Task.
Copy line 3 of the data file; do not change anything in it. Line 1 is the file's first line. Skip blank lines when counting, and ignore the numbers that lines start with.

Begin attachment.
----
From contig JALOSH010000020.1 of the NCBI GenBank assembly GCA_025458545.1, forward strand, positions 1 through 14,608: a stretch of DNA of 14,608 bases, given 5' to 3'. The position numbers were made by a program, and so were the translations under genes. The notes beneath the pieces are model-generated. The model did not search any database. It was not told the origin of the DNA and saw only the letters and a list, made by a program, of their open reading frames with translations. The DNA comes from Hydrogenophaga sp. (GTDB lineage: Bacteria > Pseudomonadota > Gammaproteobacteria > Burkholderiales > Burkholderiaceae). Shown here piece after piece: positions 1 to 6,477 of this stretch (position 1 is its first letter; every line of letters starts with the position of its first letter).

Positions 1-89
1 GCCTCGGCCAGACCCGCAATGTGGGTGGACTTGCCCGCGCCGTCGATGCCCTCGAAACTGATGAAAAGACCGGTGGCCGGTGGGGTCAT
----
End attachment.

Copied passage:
1 GCCTCGGCCAGACCCGCAATGTGGGTGGACTTGCCCGCGCCGTCGATGCCCTCGAAACTGATGAAAAGACCGGTGGCCGGTGGGGTCAT